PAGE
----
The Audioville room in St. Pierre was using the new Tidal streaming service ($20CDN/month in Canada) for source material which at this time is in standard CD quality, but will eventually be available in higher resolution. They have 25 million titles, according to Steve Nicola who helped me sort out this rig, but I'm not sure how many of them are from your local garage band. Coming out of the laptop was the new AudioQuest Jitterbug, whose case is still being designed. It will be a $49US USB interface into which you can connect to any DAC or hard drive, but here it was used in conjunction with the AudioQuest Dragonfly. They were running comparisons with a $2000 Bryston DAC2 to demonstrate the high value of the affordable AudioQuest products. AudioQuest cables were used throughout, including Redwood speaker cable, Fire interconnects and Wild AC cables. The preamp was a mid-level conrad-johnson ET5 which fed their Art SA power amp, which drove the newly introduced version of the B&W 802D loudspeaker.



Steve also showed me the new KEF Reference stand mounted monitor ($9600CDN) that will soon be joined by two floorstanders. The lower driver is a flat woofer and above it is the familiar coaxial mid/tweeter. Both drivers derive from their Blade speaker technology, but come in at lower prices with more conventional cabinets. But not too conventional. The front baffle is a constrained layer affair and the rear port comes in two variations to change the effect of the bass response. And those massive binding posts for bi-wiring didn't escape my eye. The middle set is actually a pair of knobs that engage and disengage the internal jumpers for the upper and lower binding posts. The little grey Kef buttons on the lower corners cover bolts that run through to the front baffle and control the tension of the baffle/cabinet interface. Like I said, not too conventional. While speaker efficiency is only average, Steve says they are an easy load for an amplifier. And finally, I got to listen to the AudioQuest Nighthawk headphones ($599US) with high gloss liquid wood cups, floating drivers, all-leather headband, lightweight with a thin, but very stiff headbar, removable cables with upgrades to be available down the road, and did I say comfortable? They sound pretty good, too, though I'm not a headphone guru.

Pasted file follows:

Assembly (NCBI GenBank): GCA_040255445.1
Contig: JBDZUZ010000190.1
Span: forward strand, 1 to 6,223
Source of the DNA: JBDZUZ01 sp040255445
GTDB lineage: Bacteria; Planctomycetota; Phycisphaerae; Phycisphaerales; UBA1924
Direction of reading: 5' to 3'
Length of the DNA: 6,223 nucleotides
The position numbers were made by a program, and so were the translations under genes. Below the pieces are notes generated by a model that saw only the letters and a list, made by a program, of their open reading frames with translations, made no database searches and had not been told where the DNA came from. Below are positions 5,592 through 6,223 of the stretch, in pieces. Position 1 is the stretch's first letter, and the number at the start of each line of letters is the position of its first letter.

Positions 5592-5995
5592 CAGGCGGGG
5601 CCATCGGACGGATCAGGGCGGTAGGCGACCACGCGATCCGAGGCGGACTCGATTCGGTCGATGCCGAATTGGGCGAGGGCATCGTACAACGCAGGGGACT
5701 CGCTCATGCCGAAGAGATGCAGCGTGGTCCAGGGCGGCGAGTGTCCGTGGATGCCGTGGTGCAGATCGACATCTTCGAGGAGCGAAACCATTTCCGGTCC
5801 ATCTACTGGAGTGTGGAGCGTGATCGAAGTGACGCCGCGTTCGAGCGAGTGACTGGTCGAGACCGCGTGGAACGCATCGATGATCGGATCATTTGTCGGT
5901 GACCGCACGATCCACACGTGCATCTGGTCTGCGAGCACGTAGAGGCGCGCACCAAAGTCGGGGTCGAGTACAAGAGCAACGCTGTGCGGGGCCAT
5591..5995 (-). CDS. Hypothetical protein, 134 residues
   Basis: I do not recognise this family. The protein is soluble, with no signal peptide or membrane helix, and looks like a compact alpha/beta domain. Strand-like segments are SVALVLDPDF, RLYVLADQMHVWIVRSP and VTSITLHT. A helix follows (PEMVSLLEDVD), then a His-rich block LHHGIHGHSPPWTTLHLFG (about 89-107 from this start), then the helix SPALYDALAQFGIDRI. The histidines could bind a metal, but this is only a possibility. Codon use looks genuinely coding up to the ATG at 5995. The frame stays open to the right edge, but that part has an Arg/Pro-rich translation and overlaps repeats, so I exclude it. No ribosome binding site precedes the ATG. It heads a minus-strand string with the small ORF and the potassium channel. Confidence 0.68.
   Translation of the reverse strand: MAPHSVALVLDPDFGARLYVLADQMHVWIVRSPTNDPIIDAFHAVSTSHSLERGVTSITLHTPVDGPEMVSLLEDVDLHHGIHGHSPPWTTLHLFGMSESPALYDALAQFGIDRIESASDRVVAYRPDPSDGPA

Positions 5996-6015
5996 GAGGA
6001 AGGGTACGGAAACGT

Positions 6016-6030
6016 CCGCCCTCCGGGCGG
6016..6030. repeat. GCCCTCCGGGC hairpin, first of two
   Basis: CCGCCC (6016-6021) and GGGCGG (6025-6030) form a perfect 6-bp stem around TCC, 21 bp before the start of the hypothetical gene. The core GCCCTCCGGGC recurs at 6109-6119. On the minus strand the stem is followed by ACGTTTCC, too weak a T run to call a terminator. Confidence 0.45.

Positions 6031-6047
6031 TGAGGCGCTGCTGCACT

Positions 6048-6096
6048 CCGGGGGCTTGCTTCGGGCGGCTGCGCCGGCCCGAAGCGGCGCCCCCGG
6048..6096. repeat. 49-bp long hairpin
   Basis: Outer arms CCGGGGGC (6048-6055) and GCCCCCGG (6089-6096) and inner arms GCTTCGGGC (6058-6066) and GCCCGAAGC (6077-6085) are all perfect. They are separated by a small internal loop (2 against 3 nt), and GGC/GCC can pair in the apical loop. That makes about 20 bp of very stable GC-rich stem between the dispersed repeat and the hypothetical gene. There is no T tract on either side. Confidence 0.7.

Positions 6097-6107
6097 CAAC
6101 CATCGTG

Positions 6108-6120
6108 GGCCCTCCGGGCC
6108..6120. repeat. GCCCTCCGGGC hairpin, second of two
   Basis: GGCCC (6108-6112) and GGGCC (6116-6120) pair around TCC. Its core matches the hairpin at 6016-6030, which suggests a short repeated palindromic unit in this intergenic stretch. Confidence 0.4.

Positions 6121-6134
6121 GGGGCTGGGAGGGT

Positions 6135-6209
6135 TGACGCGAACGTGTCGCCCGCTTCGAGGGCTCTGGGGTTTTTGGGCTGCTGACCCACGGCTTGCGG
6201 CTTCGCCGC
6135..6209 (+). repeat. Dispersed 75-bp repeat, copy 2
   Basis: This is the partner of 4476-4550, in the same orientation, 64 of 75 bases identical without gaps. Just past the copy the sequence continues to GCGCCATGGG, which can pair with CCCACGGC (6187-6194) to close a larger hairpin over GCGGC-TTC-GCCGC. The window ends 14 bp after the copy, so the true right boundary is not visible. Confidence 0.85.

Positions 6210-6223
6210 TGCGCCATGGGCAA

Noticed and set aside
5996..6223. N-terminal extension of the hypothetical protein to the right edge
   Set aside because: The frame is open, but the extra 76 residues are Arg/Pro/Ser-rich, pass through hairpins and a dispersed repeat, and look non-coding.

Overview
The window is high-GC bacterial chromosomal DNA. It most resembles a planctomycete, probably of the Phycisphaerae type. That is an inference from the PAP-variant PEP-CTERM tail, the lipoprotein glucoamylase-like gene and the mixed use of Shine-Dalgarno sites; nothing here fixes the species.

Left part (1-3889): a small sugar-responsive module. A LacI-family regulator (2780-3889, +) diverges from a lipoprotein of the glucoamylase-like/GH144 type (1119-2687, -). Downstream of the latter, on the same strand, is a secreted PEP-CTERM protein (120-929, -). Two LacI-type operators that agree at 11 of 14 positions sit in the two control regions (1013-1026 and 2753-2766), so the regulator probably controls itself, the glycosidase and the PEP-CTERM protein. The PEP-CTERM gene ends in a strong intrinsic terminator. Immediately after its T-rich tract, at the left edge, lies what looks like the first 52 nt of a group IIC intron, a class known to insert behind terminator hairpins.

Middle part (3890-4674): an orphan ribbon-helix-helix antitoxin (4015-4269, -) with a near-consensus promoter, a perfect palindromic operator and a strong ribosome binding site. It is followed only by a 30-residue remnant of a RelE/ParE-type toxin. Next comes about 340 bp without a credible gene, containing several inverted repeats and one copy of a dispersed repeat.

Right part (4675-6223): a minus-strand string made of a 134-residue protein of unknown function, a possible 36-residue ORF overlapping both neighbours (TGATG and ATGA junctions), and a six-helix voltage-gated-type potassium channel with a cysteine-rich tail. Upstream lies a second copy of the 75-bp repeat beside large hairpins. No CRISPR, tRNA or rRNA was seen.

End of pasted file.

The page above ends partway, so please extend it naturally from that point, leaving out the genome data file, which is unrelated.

At the Acoustic Technologies table out in the hall where they were selling a diverse array of products, I stopped to examine their $120CDN power cord made with OFC copper, seen here, and made right here in Montreal. It looked well-made and reasonable for the price. And of course, they offer cables of other types and at different price points, too.


Diving into the Brosseau room in St. Lambert, I heard a very detailed piece of electronica emanating from the Dali Rubicon 6 floorstanding speakers ($7000CDN) connected with BIS Audio speaker cables to a Simaudio Moon 340i integrated amp ($4700CDN) that was fed by a Moon 280D DAC with DSD capability ($2200). Given the grating, hard driving nature of the music, I was surprised at how listenable it was with this rig. Along another wall in the room was another rig with gorgeous Dali Epicon 6 floorstanding speakers ($17,000) in a high gloss wood veneer. I spoke with Patrick Sareault of Brosseau who is a fan of Dali speakers and wanted to show the Moon electronics with something other than the Dynaudio speakers that I usually see in this space. It was a real treat to hear the Dali and indeed, it pairs very well with the Moon gear and this said by a long-time tube fan. Patrick also pointed out the very nice looking wood racks with a butcher-block look from Hi-Fi Racks.


Coming around the corner past the escalator I stopped in to see Jack Woo of Woo Audio who has finalized his portable headphone amp that utilizes a Russian sub-miniature tube that was used in rocket launchers back in the 1980's. I had seen this in prototype form at TAVES and Jack said the final version here is a little bit longer. While not exactly small, it may lead to the re-introduction of the fanny pack. Available in both black and silver, I had a listen and was duly impressed, but again, I'm not a headphone guru. As always, the Woo room was filled with heavy tube headphone amps and the finest headphones from a variety of manufacturers. The woman seen here patiently waited and eventually pounced on the Abyss headphones. Todd Garfinkle of MA Recordings was once again teamed up with Jack in this room, selling his finely recorded CDs. My audio buddy Tom Lathrop has been very pleased with the microfiber record sleeves he bought from Todd which I covered in the Brooklyn show report last fall.